Nearly 69% of logistics professionals say they worry about a retreat from free trade in 2017 following the UK’s Brexit vote and the collapse of global and regional trade talks, a new survey shows.
The survey of more than 800 global logistics and supply chain executives is part of the 2017 Agility Emerging Markets Logistics Index, an annual snapshot of industry sentiment and a ranking of the world’s 50 leading emerging markets by size, business conditions, infrastructure and transport connections. The index was compiled by analysis company Transport Intelligence (Ti).
A significant minority – 43% – said the International Monetary Fund’s 2017 emerging markets growth forecast of 4.6% is too optimistic. Commenting on the optimism of respondents in the face of the UK withdrawing from the single market and Donald Trump’s avowed intention to take the US out of the TPP, John Manners-Bell, Chief Executive of Ti said: “When we made this survey in the past, Europe was in a bad place, there is a much more positive outlook there and in the US. Trump’s focus on economic growth will no doubt have a big impact on drawing in volumes from around the world, regardless of withdrawing from the TPP. The US’s strong economic position will undoubtedly have an impact on emerging markets. A lot of people will see the US pulling out of the TPP as an opportunity for improving supply chains in China and the US.”
Essa Al-Saleh, CEO of Agility Global Integrated Logistics (pictured below) pointed out that trade will not stop due to these changes in US and UK policy: “The routes may shift from one market to another but the growth rate will remain positive.” Manners-Bell added: “It will be very interesting to see the effects of the Trump presidency on US OEMs’ activities; there has already been some pressure on them to keep production in the US, the effects of this may well have some considerable impact on US OEMs’ global expansion strategies.”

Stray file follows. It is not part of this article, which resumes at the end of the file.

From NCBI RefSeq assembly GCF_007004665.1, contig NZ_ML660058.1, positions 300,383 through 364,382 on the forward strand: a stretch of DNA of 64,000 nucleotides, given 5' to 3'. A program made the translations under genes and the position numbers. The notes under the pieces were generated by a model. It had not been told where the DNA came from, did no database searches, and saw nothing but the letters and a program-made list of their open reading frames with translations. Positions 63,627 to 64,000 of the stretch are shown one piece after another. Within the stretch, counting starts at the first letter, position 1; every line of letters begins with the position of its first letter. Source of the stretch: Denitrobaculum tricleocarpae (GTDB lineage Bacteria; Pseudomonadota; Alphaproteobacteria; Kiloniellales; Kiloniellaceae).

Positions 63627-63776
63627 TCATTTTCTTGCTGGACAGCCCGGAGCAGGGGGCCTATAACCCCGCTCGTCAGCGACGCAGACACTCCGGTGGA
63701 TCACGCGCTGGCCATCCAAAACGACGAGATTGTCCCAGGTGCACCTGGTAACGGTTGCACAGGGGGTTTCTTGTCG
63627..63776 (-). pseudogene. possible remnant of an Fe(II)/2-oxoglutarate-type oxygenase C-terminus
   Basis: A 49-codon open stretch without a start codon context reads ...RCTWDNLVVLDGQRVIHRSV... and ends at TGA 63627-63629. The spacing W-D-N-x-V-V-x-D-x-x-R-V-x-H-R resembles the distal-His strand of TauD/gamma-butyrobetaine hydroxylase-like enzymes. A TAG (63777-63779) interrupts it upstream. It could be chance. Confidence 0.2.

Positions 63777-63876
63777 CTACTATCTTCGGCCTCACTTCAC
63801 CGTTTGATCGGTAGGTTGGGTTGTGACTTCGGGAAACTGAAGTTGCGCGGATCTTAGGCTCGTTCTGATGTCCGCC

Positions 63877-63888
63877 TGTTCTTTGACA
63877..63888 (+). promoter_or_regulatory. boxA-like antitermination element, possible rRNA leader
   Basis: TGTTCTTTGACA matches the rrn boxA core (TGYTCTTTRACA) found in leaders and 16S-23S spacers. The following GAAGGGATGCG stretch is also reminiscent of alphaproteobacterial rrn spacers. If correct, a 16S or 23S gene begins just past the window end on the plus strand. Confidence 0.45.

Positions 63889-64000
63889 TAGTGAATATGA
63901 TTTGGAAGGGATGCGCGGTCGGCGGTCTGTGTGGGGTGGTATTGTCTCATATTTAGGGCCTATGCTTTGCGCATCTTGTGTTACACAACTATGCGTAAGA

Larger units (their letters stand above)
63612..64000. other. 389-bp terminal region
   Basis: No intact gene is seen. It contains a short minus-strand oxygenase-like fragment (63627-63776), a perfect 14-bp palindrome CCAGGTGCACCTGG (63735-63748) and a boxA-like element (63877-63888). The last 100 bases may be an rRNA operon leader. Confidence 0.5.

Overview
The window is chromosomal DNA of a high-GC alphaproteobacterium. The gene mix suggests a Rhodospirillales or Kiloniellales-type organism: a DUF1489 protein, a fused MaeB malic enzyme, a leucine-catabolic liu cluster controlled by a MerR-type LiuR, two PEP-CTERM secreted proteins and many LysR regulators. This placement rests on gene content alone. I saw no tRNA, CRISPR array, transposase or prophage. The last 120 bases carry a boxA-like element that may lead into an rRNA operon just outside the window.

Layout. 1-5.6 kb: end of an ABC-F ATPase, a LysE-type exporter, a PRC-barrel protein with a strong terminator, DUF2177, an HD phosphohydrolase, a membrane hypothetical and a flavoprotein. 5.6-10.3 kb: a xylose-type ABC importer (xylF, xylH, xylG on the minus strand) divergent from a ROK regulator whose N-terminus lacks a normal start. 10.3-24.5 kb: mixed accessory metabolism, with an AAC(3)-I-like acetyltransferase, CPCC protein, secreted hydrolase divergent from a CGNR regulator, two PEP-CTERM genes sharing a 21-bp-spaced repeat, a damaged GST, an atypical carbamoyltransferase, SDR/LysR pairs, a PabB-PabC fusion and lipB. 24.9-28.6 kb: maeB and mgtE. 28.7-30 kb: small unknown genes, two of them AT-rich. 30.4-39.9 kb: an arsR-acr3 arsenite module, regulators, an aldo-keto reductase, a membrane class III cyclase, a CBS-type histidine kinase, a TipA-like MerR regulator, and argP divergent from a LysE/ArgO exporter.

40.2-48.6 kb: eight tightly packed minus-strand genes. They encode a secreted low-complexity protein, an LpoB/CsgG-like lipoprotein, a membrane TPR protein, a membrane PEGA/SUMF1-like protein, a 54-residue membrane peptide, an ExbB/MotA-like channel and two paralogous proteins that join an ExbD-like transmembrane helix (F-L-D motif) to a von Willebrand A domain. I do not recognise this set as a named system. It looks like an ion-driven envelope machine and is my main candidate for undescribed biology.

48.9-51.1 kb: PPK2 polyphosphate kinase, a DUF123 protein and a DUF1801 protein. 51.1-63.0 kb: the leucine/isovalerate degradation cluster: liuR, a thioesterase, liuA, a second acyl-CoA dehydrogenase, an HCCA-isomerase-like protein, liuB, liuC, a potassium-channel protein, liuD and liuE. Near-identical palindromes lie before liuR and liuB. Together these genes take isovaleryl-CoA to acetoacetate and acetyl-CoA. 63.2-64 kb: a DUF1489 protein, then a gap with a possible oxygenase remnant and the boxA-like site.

India and the global supply chain
India was a standout in the survey and country rankings. Logistics professionals picked India as the emerging market with the most logistics potential and the country where their companies are most likely to invest. India climbed past United Arab Emirates to No. 2 in the Index after China. When asked about Peugeot’s recent announcement that it is to re-enter the market with a joint venture and how this, and other OEMs continued entry to low cost country sourcing, will affect the global supply chain, Al-Saleh said: “Usually when an OEM moves into a new market, an ‘ecosystem’ of suppliers and service providers builds around it because of course OEMs look to reduce complexity in their supply chain.
With a new Goods and Services Tax (GST), the biggest reform in India’s indirect tax structure since the economy began to be opened up 25 years ago, coming into force in April 2017, Al-Saleh was asked what the negative impact of this might be to automotive supply chains in the region. He said that in the long term GST was a positive move by the government: “It should reduce complexity and enable consistent taxation standards to be applied. In the short term, it remains to be seen how the introduction of GST will work.” Manners-Bell agreed: “The medium- to long-term outlook under this new system is very positive. There might be some short-term technical issues in implementing it but these will be overcome and help to transform the market thereby making it effectively a single market, in the manner of Europe.”
2017 Index highlights:
Twenty-four of the 50 countries – including seven of the top 10 – experienced a year-over-year deterioration in their Index scores, reflecting stagnation in global trade growth and turbulence in emerging markets.
China, the world’s second-largest economy, remains the world’s leading emerging market. In the survey, supply chain executives identified the direction of China’s economy as the factor most likely to drive global economic and trade growth in 2017. 76% said China’s slowing economy is slowing, but only 17% said the slowdown is significantly hurting the transport and logistics sector. 66% said lower growth will not alter their plans in China. China could join TPP and the effects of this could be dramatic, as Manners-Bell said: “In my view supply chains are going to become more regionalised and focused around China in years to come.” Al-Saleh agreed, and said: “Trade and supply chains will always follow the path of least resistance, and if this is China, then trade will grow there.”
Robust growth and long-anticipated tax and economic reform pushed India to No. 2 in the Index and impressed the logistics executives surveyed. Even so, India’s surprise decision to remove high-denomination banknotes from circulation and encourage cashless payments could be jarring for the economy in 2017.